Notes and Editorial Reviews
André Previn’s recording of the Gershwin piano concerto has
been universally acclaimed since its original release in 1971,
and with good reason. It is still one of the best performances
available, with Previn both performing and conducting at his
jazzy best. His pianism highlights the ways in which Gershwin
consciously turned the conventional concerto form upside-down.
After the jaunty, percussion-heavy opening, his entrance on
piano is moody, improvisatory and wonderfully blue. In the slow
movement, by contrast, the mellow trumpet solo forms the centerpiece
beautiful nocturne until Previn mischieviously interrupts
with the strutting piano part (track 4, 3:10).
All through this recording, the London Symphony Orchestra is
in absolutely top form. This is a concerto in which rather surprising
stretches go by without a piano part. With the LSO at this high
level there is never any risk of boredom. The violins have Hollywood
sweep when needed (track 3, from 4:00 on). The brass, especially
trumpeter Howard Snell, acquit themselves brilliantly. I also
love the woodwinds’ work in passages like that beginning at
1:56 of the finale.
The virtues of Previn’s performance as soloist and conductor
have been the subject of many a critic’s praise. I will simply
observe here that he has a genius for Gershwin’s often jolting
transitions; each successive episode is immediately convincing,
such that within a few seconds of realizing that we are in unfamiliar
territory, we are already hooked. Listening to some of the more
recent competition, I notice that Michel Camilo on Telarc has
the right light touch in certain portions, but that his playing
and that of the Barcelona Symphony Orchestra are simply not
up to the same technical level as Previn and the LSO. The Rochester
Philharmonic (on Harmonia Mundi) is an impressive ensemble backing
up a pianist, in Jon Nakamatsu, who can match Previn note-for-note
in both technical skill and swinging style. Owners of SACD equipment
will want the Nakamatsu disc, but it comes at twice the price.
One more argument in favor of Previn is that the present recording
does not really show its age at all. Previn’s piano part gets
submerged in the orchestra at the ten-minute mark of the first
movement, but otherwise the sound quality strikes me as being
fabulous. The two other works on this disc, recorded in digital
in 1981, sound just as fine.
One of the other two works here is Robert Russell Bennett’s
adaptation of Porgy and Bess as a suite for concert orchestra.
The Bennett suite was written for Fritz Reiner, who apparently
chose the musical numbers included, selected the order in which
they would be presented, and dictated the length of the work
to fit plans for a recording. Gershwin’s own suite, Catfish
Row, is preferable, and I would take Gershwin’s if forced
to choose; luckily nobody is forcing me. The major difference
is that Bennett substitutes an upbeat jazz number for the powerful
centerpiece of Catfish Row: the enormous, terrifying
hurricane which forms one of the mighty moments in American
symphonic music. I miss the hurricane, and urge you to seek
out a recording of Catfish Row if you have not heard
it - for example, James Levine’s fine take with the Chicago
The other main differences are in the transitions, with Bennett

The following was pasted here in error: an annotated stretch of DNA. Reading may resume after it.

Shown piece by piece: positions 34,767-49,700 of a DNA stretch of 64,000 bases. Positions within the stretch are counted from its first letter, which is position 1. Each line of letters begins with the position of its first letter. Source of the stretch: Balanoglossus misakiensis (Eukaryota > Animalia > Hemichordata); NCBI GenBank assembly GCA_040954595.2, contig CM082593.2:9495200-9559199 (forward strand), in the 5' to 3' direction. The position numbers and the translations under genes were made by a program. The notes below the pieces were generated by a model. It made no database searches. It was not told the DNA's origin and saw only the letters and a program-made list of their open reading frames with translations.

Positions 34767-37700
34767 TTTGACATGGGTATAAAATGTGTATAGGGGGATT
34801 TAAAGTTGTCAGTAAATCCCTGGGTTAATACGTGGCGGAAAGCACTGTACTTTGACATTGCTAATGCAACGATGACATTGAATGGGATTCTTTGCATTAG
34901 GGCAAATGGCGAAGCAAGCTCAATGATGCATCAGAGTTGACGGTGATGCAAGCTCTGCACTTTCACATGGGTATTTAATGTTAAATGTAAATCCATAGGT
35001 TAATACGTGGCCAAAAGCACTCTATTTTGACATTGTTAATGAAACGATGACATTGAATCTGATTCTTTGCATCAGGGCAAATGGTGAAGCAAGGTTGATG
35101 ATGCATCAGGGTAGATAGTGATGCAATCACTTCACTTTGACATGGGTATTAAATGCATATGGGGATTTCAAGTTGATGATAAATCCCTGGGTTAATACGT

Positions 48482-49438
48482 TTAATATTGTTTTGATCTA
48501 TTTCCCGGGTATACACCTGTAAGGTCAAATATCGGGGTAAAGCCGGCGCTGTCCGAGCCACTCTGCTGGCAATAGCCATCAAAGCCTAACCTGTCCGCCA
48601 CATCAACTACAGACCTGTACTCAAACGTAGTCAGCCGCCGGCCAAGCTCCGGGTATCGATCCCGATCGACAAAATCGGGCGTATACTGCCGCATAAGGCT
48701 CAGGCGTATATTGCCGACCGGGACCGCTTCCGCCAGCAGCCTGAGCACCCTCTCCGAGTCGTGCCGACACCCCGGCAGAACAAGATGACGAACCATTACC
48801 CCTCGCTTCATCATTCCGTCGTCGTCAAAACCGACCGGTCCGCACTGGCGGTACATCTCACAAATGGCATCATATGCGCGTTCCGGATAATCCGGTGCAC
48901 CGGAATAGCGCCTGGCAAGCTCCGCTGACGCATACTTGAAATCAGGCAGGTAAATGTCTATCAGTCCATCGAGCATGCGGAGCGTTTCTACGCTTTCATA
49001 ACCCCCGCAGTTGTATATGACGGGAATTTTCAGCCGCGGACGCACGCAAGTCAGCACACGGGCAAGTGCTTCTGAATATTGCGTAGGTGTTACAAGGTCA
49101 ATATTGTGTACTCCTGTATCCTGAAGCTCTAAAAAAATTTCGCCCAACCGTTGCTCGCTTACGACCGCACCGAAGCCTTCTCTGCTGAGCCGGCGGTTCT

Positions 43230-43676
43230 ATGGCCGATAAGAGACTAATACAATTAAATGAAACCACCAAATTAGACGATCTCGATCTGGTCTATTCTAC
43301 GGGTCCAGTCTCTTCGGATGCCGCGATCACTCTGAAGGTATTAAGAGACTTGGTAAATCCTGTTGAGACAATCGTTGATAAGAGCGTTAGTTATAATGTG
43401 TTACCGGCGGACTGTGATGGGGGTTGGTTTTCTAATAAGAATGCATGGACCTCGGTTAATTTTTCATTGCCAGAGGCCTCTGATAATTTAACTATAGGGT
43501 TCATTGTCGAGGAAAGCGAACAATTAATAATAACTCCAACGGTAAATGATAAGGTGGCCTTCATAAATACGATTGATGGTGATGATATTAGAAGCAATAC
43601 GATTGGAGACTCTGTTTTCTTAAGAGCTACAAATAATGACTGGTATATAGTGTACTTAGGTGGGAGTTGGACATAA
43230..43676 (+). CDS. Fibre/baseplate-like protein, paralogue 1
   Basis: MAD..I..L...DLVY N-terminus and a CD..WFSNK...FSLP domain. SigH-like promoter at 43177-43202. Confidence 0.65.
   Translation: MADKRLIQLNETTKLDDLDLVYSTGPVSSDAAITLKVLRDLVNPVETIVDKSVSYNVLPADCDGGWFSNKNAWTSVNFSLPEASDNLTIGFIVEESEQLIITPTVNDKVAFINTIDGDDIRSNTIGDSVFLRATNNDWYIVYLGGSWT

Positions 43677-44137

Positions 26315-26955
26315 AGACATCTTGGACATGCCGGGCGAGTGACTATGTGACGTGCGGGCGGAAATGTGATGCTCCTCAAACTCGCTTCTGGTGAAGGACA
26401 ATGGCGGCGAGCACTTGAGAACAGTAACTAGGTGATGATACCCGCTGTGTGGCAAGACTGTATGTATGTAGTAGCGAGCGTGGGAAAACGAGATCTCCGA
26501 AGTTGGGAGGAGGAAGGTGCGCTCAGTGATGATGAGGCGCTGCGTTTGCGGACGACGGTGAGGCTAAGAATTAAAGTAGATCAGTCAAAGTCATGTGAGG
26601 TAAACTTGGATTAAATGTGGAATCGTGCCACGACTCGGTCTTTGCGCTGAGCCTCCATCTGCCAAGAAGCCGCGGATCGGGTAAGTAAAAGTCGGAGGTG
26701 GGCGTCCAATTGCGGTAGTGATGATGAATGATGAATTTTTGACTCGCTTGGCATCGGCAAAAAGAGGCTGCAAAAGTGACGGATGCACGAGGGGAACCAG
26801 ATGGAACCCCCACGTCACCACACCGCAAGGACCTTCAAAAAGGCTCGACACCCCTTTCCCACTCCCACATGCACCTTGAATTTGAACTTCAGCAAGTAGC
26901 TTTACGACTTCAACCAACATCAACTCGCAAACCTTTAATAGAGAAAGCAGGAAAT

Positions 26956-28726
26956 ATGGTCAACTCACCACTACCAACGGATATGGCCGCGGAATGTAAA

preferring more complex changes while Gershwin opts for simple
but rather jarring leaps from tune to tune. Finally, in the
orchestration of the very beginning and ending bars, Bennett
unaccountably revises Gershwin’s intentions, to his detriment.
Compounding the error, Previn revises Bennett's own suite, cutting
the entire introduction, six minutes or so of slow music drawing
together melodic fragments from the final scenes of the opera.
Of what is left of the Bennett suite, there are few performances
as enticing as this one, though I would have wished for more
romance, more flexibility of tempo in the treatment of "Bess,
You Is My Woman Now."
Also on the program is the Second Rhapsody, a considerably
less melodic follow-up to the Rhapsody in Blue. This
work is heavily dependent on repeated notes, insistent rhythms,
and improvisatory piano writing. Originally it was to be called
the Rhapsody in Rivets, a much more colorful title which
also better reflects the musical content; Gershwin’s second
thought here was clearly not his best.
The second rhapsody has never been as popular as the first;
its material is just not as interesting, its tunes not as memorable.
On first listen, I was prepared to dismiss it, but the music
is growing on me with time. Cristina Ortiz takes over soloist
duties and does a very fine job.
These recordings have a long and tortured release history; the
Piano Concerto was previously available on an EMI
Great Recordings of the Century issue for about this price,
coupled with the Rhapsody in Blue - in the bloated, inferior,
somewhat cut re-arrangement for full orchestra by Ferde Grofé
- and a good American in Paris. Most of Previn’s Gershwin
recordings can be had in EMI’s
absurdly inexpensive 10CD box set devoted to his greatest
hits, as well. At any rate, an immensely satisfying collection
of Gershwin’s orchestral music can now be inexpensively had
by purchasing this recording of the piano concerto and Levine’s
Chicago recording of the Rhapsody in Blue. If the Previn
Gershwin Concerto is not yet in your library, what are you waiting
Brian Reinhart, MusicWeb International Read less
Works on This Recording
Concerto for Piano in F major by George Gershwin
André Previn (Piano)
London Symphony Orchestra
Period: 20th Century
Written: 1925; USA
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